The final words of Veidt, in reference to Dr. Manhattan, are, "Wherever he's retreated to." Using a Moore motif, Johns places this speech panel on the next scene, which is in Metropolis, which seemingly gives us the answer that DC Rebirth and The Button already promised, that Dr. Manhattan is in the DCU. Veidt and his allies need to contact Dr. Manhattan, and somehow they believe that the Marionette can help them find or reach him. Perhaps Veidt and his allies will appear in the DCU. If so, finding Dr. Manhattan may be variously easy or difficult (and the 25 year difference in date significant or insignificant), depending upon the deus ex machina of Veidt's scientific means.

But they cannot simply remove him from the DCU and have the story thereby abandon the DCU in issue #2. Perhaps Dr. Manhattan will refuse to go, and his purpose in the DCU will become part of the plot. Perhaps he will go and this will undo the changes he made to it. DC Rebirth and The Button seemingly promise us that a major change will take place, bringing, at the very least, the Justice Society back into continuity. By issue #12, this will happen. The question is whether we will have wild, temporary cosmic changes (a la the central issues of Johns' Infinite Crisis) or one big change at the end after a lot of metaphysical and philosophical conflict and contrast between Dr. Manhattan and Superman.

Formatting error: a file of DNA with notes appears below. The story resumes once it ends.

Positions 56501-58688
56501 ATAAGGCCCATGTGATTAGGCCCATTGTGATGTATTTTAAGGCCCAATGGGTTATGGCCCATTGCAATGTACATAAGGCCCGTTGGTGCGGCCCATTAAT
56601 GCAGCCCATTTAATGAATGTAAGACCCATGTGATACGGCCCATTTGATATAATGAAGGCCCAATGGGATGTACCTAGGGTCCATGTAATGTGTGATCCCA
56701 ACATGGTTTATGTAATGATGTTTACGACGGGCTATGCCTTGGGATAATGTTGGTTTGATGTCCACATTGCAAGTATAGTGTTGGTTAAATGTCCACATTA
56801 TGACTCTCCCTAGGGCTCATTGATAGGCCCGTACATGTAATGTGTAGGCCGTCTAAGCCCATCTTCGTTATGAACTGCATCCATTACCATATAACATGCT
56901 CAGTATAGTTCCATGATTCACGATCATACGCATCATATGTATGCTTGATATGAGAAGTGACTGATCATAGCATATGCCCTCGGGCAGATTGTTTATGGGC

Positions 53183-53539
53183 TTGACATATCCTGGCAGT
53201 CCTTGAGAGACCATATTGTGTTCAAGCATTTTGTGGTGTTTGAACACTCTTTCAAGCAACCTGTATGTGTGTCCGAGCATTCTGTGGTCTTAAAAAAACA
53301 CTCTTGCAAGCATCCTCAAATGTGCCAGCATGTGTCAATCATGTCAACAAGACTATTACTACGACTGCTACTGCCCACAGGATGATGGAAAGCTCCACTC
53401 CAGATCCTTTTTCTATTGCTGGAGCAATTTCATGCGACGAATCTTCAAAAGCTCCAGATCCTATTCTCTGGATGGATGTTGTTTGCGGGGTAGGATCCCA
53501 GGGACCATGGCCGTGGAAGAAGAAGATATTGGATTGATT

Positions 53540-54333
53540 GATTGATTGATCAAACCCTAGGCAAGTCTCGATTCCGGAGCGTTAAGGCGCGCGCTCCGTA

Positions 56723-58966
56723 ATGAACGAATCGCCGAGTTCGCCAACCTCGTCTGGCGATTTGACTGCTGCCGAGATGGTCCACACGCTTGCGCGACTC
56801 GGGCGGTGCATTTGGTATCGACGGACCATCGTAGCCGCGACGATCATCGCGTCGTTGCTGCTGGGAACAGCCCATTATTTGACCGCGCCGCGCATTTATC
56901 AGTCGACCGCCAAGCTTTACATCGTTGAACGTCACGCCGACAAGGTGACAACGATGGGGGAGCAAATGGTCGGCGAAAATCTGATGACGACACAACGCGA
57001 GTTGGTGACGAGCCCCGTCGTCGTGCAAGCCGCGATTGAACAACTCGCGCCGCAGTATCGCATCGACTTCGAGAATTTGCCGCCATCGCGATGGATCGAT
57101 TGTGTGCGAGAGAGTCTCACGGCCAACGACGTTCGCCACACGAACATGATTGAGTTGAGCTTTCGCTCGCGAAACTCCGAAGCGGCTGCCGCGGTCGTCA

But also between Veidt and perhaps other characters. Rorschach vs. Batman? Or maybe we see Veidt's optimism (ugly though it be) mirror with Superman's. The copy of Walden Two on Superman's nightstand hints that fixing society and building a utopia is something that Veidt and Superman have in common.

Almost certainly, Johns is taking up here a conflict in tone with Alan Moore. Moore, as I've written earlier, was seemingly hell bent on destroying the superhero genre, either character by character, or as a genre, or in one unpublished apocalyptic epic. And so, I think it's quite possible that the shooting of the END IS HERE man represents the destruction of Alan Moore's gloom-and-doom take on the superhero genre. Thirty-one years later, we can certainly say that the genre did not end, and I think most readers here will agree that some part of the last three decades' work was quite worthwhile.